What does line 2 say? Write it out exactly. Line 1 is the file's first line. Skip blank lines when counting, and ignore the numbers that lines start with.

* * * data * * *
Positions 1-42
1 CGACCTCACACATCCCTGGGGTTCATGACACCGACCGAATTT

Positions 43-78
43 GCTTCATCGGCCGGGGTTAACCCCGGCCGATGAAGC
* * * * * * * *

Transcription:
1 CGACCTCACACATCCCTGGGGTTCATGACACCGACCGAATTT